VisIt Tutorial

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VisIt is an open source data visualization and analyzation tool. This tutorial will focus on how to create visually pleasing 3D images of fluid mechanics flows.

NetCDF files

VisIt prefers to work with netCDF (.nc) files as opposed to the binary files. You will either need to convert your data into a netCDF file or have your simulation output netCDF files in the first place.

Converting SPINS outputs to netCDF files:

To convert SPINS outputs to .nc files, use spins2netcdf.

Creating netCDF files with the MITgcm:

[in progress]

Opening VisIt and Accessing Files

Open visit by typing "visit -np #" in the directory you made your .nc files in, where # is the number of processors you wish to use. Two screens will pop up- VisIt's graphical user interface (GUI) and the Visualization Window. Click Open in the GUI and chose .nc database to open all your .nc files at once.

Expressions

You will have the option to make a plot of one of the primary variables outputted by SPINS (eg. Temperature) or a secondary variable you create yourself (eg. Kinetic Energy). To plot secondary variables, create an expression by clicking Controls -> Expressions and adding the variable to the expressions list. Curly braces are used for vectors and tensors. When finished, click Apply.

[Side note: If you need derivatives for these secondary variables, you can use derivatives.x in SPINS.]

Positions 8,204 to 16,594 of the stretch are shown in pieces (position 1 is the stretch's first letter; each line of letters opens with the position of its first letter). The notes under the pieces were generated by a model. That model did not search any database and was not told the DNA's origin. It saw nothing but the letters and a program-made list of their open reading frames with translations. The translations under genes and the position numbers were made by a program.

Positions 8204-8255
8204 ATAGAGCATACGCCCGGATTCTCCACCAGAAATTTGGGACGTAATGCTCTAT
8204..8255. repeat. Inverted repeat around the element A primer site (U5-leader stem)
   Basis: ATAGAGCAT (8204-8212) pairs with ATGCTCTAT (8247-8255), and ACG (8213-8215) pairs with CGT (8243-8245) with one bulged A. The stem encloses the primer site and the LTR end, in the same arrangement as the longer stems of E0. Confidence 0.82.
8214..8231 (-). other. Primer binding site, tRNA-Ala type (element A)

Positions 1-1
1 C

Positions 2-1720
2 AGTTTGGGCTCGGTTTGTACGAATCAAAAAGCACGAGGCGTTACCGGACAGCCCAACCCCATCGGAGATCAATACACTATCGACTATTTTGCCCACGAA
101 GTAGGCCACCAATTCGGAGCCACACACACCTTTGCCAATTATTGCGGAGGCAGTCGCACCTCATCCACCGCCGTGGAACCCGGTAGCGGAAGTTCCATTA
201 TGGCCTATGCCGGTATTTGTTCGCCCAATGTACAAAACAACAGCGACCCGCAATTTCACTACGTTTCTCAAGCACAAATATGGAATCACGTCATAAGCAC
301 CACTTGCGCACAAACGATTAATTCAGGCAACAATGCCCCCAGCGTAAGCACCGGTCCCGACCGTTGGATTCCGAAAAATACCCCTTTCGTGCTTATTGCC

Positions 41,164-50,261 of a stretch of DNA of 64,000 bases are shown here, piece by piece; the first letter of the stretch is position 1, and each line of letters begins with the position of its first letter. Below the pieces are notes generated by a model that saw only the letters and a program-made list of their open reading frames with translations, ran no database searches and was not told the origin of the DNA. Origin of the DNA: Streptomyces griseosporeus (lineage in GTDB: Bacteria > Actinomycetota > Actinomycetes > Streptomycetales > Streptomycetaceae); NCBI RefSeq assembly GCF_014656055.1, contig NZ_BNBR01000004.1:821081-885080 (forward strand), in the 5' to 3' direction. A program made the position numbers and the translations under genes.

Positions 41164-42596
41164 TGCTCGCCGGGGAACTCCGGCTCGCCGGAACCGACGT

Making a 3D Plot

Click 'Add' in the GUI and choose any data visualization method you see fit. For visualizing a scalar value in a flow, a volume plot is a good choice (however contours may be good too). This tutorial will focus on volume plots. To create a volume plot, click Add -> Volume and then choose the variable from the list you wish to plot. This will cause a new entry in the plots list to appear. Clicking Draw will create the plot in the Visualization Window. While this is a good start, it's probably not as pretty as you were hoping.

To access volume plot attributes, double click on Volume in the plot list. This will bring up a new window. Change your rendering method from splatting. Ray Casting: Compositing is the most visually pleasing, however it isn't parallelized. If you wish for a quicker option, choose SILVR.

You may also wish to change the colorbar. In the Volume Attributes window, go to the Colorbar (?) tab to see these options. Here you may choose a new colorbar, set new maximum and minimum colorbar values, and change the opacity of parts of the colorbar. Clicking and filling in areas of the 1D Transfer Function will change the opacity of the colours- where entirely filled in means that color will be opaque, and no fill means that color will be completely translucent. Click Apply to make these changes.

Use the slider to change which time output you're viewing. To rotate the image, click and drag. To shift the image, hold the shift button on the keyboard and drag. Click 'Controls->Lighting' to adjust the lighting.

Annotations

To change annotations, click Controls -> Annotations and choose the 3D Annotations tab.